“Nine times out of ten there’s a legitimate business reason for doing it. The other one time we’re on it immediately. We haven’t waited until there’s significant threats and we haven’t tried to mop up the incident two, three days after,” he said.

“The key thing for me is visibility,” he continued. “How many of you know every part of your infrastructure, including all the segregated environments, what’s sitting in there, what are the channels into the core network? One of the main things for me was I cannot protect what I can’t see.”

There is also accountability within the Scottish Government as a whole organisation, with deputy directors of directorates responsible for signing off on Dropbox use - they will be held accountable for any leaks.

Campbell was able to persuade the Scottish Government to put in the necessary investment, but there was recognition in the group that for smaller public sector organisations such as the councils, SEPA and Skills Development Scotland, they would be unable to afford all the programs or get sufficient staff to run a SOC to constantly monitor threats, therefore, a shared solution would be helpful.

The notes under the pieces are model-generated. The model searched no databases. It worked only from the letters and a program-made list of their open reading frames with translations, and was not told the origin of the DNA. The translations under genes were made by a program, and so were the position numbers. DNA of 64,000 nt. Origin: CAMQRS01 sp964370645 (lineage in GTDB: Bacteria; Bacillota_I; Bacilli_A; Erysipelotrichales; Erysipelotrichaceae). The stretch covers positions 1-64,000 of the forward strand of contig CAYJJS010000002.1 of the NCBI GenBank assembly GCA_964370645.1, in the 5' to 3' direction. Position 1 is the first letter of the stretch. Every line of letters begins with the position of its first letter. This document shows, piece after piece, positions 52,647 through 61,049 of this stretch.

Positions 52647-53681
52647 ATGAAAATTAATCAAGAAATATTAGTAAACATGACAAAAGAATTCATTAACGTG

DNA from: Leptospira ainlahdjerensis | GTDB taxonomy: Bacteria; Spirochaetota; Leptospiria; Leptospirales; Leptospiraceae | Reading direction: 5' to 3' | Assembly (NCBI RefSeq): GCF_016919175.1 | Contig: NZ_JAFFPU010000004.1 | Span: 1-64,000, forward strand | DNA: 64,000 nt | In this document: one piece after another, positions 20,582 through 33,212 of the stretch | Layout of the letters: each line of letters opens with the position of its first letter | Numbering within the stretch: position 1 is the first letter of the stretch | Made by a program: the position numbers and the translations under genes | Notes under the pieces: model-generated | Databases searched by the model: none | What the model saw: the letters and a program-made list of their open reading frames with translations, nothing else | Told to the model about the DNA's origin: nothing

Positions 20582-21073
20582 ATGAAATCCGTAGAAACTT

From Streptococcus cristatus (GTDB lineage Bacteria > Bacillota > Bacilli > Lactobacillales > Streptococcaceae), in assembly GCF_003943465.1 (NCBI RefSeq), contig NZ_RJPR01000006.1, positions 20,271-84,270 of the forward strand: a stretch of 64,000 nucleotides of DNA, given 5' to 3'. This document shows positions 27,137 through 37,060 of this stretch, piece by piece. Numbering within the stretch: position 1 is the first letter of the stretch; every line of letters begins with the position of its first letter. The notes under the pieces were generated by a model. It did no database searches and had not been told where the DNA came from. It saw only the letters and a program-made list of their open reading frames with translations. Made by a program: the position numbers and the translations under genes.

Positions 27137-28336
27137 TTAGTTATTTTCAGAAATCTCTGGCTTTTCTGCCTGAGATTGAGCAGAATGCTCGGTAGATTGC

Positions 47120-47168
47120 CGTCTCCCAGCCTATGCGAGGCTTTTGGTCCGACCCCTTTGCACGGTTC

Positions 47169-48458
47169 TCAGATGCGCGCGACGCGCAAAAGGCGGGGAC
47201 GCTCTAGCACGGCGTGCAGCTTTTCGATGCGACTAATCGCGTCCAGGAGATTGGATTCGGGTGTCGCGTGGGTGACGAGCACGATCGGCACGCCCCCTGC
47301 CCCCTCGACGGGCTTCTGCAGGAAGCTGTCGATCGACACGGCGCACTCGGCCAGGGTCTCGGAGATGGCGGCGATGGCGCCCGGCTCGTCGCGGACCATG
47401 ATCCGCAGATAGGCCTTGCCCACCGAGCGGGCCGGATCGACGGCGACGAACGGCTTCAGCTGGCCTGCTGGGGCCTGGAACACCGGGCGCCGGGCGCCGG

“The problem I see in Scotland is that everybody’s doing it independently,” said Capita SWAN’s Martin Gray.

“My concern, certainly in the Scottish public sector, is that some organisations can’t afford to do it, don’t have the resources to do it and I think that’s where there maybe needs to be a collective approach,” said Campbell.

“My written ambition and strategy is that we can expand a central capability to help some of the wider public sector. Now, that might not be popular with some of my public sector colleagues sitting round the table, where there’s an overarching security or cyber assurance provided to you and access to your network is monitored somewhere else, so these are the cultural things that I think I’ll have to deal with over the next couple of years.”

“I don’t think you should fear any lack of input or desire to take on good guidance from local authorities, Reid responded. “In fact, I think we’re screaming out for it, because we’re fed up trying to reinvent the wheel, we do not have the resources to do that any longer.”

Slater worked on a similar shared government security platform in New Zealand and noted that the possibility of collaboration was one of the advantages of being in the public sector.

“I think the communication and working together to understand where you might have some mechanism to pool resource, commonality, I think that’s really powerful, because a lot of private sector firms, they just don’t do that, they can’t do that or they’re not allowed to do that,” he said.